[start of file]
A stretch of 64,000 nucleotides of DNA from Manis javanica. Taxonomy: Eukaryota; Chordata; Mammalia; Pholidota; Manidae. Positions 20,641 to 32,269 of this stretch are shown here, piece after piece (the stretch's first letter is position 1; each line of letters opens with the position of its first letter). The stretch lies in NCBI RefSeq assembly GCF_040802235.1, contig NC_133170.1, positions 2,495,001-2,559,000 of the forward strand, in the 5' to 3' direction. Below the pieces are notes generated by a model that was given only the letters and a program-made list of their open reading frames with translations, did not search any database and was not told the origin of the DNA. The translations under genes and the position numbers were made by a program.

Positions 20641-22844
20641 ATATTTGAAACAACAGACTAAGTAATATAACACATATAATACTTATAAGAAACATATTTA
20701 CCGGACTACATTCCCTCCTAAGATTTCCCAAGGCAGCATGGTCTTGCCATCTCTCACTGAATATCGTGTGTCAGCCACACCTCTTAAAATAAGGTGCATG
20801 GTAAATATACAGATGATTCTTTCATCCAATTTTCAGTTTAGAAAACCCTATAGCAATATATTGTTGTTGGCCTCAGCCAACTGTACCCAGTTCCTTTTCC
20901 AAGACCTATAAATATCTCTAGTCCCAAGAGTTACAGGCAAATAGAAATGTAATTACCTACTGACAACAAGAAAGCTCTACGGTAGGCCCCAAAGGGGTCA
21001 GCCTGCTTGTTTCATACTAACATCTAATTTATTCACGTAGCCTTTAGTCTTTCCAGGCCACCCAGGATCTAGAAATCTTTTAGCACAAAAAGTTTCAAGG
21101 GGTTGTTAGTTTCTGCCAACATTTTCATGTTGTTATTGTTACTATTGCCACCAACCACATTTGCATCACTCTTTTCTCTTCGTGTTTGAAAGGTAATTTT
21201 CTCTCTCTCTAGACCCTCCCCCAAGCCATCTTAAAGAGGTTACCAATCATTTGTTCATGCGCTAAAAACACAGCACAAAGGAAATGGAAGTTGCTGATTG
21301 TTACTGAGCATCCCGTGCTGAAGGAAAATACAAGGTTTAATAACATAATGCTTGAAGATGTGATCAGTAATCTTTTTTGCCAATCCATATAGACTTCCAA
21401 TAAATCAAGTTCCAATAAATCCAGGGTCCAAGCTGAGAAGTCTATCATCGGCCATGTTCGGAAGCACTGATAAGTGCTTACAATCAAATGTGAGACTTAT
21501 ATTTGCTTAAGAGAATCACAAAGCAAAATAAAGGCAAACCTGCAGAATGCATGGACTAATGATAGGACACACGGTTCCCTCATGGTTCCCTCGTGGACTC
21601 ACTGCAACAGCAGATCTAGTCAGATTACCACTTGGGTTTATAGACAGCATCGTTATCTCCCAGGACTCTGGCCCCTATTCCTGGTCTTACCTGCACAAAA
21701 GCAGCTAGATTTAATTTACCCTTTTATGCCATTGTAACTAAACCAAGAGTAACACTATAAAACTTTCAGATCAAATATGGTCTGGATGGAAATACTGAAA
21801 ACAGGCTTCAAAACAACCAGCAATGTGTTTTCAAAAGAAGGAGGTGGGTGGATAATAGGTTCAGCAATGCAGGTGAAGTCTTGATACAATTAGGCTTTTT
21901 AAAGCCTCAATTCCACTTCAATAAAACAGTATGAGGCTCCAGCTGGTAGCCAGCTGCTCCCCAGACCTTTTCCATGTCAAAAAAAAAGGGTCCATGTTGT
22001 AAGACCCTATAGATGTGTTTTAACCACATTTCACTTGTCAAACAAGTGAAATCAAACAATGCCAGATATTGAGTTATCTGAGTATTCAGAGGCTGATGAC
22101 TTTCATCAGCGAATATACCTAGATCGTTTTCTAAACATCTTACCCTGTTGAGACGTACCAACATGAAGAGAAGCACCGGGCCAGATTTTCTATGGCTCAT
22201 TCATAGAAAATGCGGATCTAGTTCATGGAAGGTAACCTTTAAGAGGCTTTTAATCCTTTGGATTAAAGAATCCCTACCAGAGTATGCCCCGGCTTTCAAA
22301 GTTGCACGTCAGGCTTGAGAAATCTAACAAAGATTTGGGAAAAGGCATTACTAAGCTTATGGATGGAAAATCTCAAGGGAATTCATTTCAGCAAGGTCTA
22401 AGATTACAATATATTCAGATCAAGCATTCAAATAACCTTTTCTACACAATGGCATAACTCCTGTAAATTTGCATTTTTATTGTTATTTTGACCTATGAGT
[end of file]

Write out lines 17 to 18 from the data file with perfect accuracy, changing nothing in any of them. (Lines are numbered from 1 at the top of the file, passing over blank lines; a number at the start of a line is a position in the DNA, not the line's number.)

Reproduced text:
22001 AAGACCCTATAGATGTGTTTTAACCACATTTCACTTGTCAAACAAGTGAAATCAAACAATGCCAGATATTGAGTTATCTGAGTATTCAGAGGCTGATGAC
22101 TTTCATCAGCGAATATACCTAGATCGTTTTCTAAACATCTTACCCTGTTGAGACGTACCAACATGAAGAGAAGCACCGGGCCAGATTTTCTATGGCTCAT